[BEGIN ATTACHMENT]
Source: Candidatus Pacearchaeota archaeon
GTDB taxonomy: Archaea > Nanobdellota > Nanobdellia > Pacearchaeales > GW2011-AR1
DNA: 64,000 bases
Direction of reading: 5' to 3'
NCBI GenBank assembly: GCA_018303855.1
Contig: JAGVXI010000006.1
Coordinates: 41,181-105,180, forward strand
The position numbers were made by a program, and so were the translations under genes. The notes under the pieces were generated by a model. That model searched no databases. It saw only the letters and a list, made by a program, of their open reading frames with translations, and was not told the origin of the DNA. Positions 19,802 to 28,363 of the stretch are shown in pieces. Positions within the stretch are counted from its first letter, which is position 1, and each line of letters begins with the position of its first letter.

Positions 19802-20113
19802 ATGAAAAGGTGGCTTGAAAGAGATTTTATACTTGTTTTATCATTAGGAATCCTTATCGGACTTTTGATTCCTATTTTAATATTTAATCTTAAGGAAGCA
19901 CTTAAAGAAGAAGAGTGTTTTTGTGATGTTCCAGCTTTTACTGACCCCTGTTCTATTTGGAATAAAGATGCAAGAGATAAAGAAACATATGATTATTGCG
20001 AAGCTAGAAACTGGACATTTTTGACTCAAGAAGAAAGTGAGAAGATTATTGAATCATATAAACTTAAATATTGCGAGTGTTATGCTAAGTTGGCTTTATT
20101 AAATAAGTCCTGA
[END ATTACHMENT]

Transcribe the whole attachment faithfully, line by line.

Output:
Source: Candidatus Pacearchaeota archaeon
GTDB taxonomy: Archaea > Nanobdellota > Nanobdellia > Pacearchaeales > GW2011-AR1
DNA: 64,000 bases
Direction of reading: 5' to 3'
NCBI GenBank assembly: GCA_018303855.1
Contig: JAGVXI010000006.1
Coordinates: 41,181-105,180, forward strand
The position numbers were made by a program, and so were the translations under genes. The notes under the pieces were generated by a model. That model searched no databases. It saw only the letters and a list, made by a program, of their open reading frames with translations, and was not told the origin of the DNA. Positions 19,802 to 28,363 of the stretch are shown in pieces. Positions within the stretch are counted from its first letter, which is position 1, and each line of letters begins with the position of its first letter.

Positions 19802-20113
19802 ATGAAAAGGTGGCTTGAAAGAGATTTTATACTTGTTTTATCATTAGGAATCCTTATCGGACTTTTGATTCCTATTTTAATATTTAATCTTAAGGAAGCA
19901 CTTAAAGAAGAAGAGTGTTTTTGTGATGTTCCAGCTTTTACTGACCCCTGTTCTATTTGGAATAAAGATGCAAGAGATAAAGAAACATATGATTATTGCG
20001 AAGCTAGAAACTGGACATTTTTGACTCAAGAAGAAAGTGAGAAGATTATTGAATCATATAAACTTAAATATTGCGAGTGTTATGCTAAGTTGGCTTTATT
20101 AAATAAGTCCTGA